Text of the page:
Christian Soeller > PDL > PDL::Pod::Parser

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NAME ^

PDL::Pod::Parser - base class for creating pod filters and translators

SYNOPSIS ^

    use PDL::Pod::Parser;
    package PDL::MyParser;
    @ISA = qw(PDL::Pod::Parser);

    sub new {
        ## constructor code ...
    }

    ## implementation of appropriate subclass methods ...

    package main;
    $parser = new PDL::MyParser;
    @ARGV = ('-')  unless (@ARGV > 0);
    for (@ARGV) {
        $parser->parse_from_file($_);
    }

DESCRIPTION ^

PDL::Pod::Parser is an abstract base class for implementing filters and/or translators to parse pod documentation into other formats. It handles most of the difficulty of parsing the pod sections in a file and leaves it to the subclasses to override various methods to provide the actual translation. The other thing that PDL::Pod::Parser provides is the ability to process only selected sections of pod documentation from the input.

SECTION SPECIFICATIONS

Certain methods and functions provided by PDL::Pod::Parser may be given one or more "section specifications" to restrict the text processed to only the desired set of sections and their corresponding subsections. A section specification is a string containing one or more Perl-style regular expressions separated by forward slashes ("/"). If you need to use a forward slash literally within a section title you can escape it with a backslash ("\/").

The formal syntax of a section specification is:

head1-title-regexp/head2-title-regexp/...

Any omitted or empty regular expressions will default to ".*". Please note that each regular expression given is implicitly anchored by adding "^" and "$" to the beginning and end. Also, if a given regular expression starts with a "!" character, then the expression is negated (so !foo would match anything except foo).

Some example section specifications follow.

Match the NAME and SYNOPSIS sections and all of their subsections:

NAME|SYNOPSIS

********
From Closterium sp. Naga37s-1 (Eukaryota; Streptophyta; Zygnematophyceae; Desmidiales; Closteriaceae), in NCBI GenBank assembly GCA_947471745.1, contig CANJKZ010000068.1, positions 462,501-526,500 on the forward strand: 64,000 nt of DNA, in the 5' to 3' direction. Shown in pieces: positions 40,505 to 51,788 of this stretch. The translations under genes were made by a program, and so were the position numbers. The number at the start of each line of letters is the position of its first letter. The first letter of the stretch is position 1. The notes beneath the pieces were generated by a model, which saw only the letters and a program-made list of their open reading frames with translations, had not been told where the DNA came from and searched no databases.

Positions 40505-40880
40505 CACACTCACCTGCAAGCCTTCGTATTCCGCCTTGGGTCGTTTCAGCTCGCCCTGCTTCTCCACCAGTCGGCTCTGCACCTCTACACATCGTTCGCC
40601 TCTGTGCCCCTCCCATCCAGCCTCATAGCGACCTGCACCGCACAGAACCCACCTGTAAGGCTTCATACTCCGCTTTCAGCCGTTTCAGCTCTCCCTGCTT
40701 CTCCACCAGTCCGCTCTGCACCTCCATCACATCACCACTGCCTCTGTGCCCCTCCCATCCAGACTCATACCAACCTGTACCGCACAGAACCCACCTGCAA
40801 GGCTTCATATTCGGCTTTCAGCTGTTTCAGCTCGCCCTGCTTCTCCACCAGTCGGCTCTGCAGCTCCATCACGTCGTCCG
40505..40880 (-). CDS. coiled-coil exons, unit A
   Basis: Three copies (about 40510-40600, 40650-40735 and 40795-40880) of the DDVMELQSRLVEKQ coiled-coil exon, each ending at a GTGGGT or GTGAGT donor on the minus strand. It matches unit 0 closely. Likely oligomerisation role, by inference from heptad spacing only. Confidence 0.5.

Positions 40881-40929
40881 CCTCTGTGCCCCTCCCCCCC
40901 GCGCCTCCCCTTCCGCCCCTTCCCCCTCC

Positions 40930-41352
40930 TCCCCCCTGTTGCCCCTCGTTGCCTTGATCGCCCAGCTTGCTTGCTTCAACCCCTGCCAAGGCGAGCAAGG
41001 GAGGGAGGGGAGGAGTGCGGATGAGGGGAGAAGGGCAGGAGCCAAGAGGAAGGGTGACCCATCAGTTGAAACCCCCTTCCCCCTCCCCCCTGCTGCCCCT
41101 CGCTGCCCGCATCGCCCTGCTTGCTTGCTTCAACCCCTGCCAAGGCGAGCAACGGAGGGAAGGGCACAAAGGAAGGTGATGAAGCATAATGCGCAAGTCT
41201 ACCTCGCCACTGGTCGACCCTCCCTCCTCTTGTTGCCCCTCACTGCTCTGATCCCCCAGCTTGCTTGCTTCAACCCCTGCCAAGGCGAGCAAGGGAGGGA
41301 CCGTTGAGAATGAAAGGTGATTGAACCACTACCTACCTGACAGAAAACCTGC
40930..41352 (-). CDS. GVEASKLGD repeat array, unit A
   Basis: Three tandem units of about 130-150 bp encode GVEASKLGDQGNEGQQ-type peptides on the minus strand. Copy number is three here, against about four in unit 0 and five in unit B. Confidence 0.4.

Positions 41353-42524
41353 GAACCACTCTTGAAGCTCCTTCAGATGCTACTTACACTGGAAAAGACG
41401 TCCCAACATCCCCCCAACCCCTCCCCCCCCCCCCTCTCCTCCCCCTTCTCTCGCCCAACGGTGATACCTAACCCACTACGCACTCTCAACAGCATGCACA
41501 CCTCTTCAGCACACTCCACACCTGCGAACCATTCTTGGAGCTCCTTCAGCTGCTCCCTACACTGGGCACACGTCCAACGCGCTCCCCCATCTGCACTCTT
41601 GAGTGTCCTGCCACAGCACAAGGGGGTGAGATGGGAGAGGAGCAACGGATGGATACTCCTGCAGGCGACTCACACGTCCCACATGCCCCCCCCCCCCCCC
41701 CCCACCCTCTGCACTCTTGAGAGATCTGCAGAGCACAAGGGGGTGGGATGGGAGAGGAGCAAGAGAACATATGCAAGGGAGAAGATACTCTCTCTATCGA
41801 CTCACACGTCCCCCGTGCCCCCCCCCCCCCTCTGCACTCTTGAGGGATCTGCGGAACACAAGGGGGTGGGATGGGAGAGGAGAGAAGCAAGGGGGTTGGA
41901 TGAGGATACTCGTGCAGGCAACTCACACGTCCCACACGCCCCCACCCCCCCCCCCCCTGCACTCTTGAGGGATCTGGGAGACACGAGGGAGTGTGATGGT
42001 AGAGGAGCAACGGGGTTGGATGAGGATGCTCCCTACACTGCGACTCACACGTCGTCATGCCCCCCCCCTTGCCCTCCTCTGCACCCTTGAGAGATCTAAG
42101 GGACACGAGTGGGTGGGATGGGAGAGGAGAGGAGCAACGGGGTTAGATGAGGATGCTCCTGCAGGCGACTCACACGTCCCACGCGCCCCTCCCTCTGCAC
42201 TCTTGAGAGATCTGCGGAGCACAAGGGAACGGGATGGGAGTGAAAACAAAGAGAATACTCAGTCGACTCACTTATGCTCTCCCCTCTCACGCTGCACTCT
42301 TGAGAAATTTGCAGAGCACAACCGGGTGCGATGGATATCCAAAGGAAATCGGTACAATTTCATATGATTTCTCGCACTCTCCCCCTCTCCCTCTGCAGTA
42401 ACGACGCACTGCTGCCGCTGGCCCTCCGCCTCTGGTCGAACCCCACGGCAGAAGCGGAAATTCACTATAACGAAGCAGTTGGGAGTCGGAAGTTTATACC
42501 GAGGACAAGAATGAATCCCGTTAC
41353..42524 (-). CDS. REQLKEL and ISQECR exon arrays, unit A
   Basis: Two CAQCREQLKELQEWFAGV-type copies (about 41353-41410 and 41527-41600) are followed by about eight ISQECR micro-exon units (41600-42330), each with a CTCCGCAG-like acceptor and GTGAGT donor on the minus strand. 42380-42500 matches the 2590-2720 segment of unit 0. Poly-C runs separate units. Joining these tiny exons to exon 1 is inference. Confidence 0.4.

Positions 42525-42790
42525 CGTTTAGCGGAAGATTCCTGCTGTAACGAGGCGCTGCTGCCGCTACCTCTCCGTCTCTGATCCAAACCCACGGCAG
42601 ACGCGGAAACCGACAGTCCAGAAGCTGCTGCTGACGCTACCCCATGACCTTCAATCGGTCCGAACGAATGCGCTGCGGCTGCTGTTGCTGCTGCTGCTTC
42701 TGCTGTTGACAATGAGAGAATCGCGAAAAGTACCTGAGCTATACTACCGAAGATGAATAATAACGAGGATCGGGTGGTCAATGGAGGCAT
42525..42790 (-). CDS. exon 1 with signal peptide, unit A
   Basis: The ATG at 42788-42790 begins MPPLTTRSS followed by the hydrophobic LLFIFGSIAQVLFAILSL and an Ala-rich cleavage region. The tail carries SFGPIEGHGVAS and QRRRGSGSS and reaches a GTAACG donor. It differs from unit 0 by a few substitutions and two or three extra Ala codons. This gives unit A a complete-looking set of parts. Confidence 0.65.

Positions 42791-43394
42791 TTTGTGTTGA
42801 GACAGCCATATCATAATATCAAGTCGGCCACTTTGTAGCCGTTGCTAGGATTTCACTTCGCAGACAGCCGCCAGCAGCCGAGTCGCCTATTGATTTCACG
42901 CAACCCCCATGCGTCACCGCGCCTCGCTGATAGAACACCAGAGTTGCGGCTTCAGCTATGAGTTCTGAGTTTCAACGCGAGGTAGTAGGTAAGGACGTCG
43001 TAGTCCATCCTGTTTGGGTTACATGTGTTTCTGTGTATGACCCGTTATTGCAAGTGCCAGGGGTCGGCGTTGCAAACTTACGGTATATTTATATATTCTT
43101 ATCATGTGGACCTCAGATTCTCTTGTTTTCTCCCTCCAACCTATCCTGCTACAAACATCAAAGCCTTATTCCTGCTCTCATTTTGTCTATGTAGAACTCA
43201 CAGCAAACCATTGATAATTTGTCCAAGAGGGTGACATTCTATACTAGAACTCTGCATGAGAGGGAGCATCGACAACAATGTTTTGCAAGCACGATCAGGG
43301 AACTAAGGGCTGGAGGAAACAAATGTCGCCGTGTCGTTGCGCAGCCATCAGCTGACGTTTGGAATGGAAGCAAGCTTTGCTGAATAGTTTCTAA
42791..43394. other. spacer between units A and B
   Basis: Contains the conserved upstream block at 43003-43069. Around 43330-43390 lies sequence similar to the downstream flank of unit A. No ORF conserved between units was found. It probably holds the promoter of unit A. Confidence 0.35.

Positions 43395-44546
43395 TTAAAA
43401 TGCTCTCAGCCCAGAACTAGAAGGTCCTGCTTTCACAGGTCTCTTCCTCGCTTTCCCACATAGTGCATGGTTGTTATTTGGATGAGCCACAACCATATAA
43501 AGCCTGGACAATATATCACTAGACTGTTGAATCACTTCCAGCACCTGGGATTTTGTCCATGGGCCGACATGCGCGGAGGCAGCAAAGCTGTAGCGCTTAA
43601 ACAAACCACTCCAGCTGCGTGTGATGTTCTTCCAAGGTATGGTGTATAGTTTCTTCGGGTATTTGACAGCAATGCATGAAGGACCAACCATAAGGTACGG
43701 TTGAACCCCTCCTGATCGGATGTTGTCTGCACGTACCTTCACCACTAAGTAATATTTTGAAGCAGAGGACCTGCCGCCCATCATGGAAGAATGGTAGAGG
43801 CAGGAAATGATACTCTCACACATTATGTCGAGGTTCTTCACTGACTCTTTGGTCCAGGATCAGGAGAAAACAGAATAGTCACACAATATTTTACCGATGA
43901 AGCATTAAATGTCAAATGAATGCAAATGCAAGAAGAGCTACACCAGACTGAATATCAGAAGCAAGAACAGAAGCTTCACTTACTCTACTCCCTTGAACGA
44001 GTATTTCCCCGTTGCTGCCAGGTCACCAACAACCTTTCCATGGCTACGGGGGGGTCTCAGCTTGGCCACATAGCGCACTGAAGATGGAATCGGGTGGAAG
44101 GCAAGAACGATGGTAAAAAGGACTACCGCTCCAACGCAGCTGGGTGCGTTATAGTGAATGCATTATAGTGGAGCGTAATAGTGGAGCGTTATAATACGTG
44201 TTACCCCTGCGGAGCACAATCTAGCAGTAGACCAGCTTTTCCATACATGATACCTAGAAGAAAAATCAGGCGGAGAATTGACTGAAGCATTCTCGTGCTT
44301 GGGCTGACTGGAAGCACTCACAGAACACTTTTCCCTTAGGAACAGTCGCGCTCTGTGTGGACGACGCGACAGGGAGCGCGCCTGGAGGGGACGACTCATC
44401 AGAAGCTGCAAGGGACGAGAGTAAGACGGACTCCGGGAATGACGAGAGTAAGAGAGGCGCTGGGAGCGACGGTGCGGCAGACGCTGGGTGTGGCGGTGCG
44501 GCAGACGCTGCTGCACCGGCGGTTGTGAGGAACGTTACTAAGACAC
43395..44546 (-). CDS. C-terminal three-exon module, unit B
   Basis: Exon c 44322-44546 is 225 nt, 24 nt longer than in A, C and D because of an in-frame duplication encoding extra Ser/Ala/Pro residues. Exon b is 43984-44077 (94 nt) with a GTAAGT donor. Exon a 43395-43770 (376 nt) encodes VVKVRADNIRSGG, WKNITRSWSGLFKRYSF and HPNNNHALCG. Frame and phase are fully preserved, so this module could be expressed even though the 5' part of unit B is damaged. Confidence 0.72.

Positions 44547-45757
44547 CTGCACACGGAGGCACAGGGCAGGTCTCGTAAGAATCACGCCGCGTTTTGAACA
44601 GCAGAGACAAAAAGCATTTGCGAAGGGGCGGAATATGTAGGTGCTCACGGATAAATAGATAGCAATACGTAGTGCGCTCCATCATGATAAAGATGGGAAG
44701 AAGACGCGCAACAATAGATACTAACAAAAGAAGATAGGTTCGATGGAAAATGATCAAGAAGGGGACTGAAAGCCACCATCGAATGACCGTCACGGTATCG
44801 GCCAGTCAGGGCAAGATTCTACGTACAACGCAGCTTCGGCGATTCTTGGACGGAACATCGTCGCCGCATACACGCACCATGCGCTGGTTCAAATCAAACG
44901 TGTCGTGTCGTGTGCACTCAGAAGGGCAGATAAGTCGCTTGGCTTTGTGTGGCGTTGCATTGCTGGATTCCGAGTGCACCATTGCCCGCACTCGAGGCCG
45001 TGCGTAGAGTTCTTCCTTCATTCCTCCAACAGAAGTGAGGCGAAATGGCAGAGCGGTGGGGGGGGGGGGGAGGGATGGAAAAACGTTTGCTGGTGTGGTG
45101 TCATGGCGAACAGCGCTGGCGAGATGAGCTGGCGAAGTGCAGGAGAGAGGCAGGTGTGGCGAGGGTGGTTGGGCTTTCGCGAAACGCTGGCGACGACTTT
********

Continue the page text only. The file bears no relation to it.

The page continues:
Match only the Question and Answer subsections of the DESCRIPTION section:

DESCRIPTION/Question|Answer

Match the Comments subsection of all sections:

/Comments

Match all subsections of DESCRIPTION except for Comments:

DESCRIPTION/!Comments

Match the DESCRIPTION section but do not match any of its subsections:

DESCRIPTION/!.+

Match all top level sections but none of their subsections:

/!.+

FUNCTIONS ^

PDL::Pod::Parser provides the following functions (please note that these are functions and not methods, they do not take an object reference as an implicit first parameter):

version()

Return the current version of this package.

INSTANCE METHODS ^

PDL::Pod::Parser provides several methods, some of which should be overridden by subclasses. They are as follows:

new()

This is the the constructor for the base class. You should only use it if you want to create an instance of a PDL::Pod::Parser instead of one of its subclasses. The constructor for this class and all of its subclasses should return a blessed reference to an associative array (hash).

initialize()

This method performs any necessary base class initialization. It takes no arguments (other than the object instance of course). If subclasses override this method then they must be sure to invoke the superclass' initialize() method.

select($section_spec1, $section_spec2, ...)

This is the method that is used to select the particular sections and subsections of pod documentation that are to be printed and/or processed. If the first argument is the string "+", then the remaining section specifications are added to the current list of selections; otherwise the given section specifications will replace the current list of selections.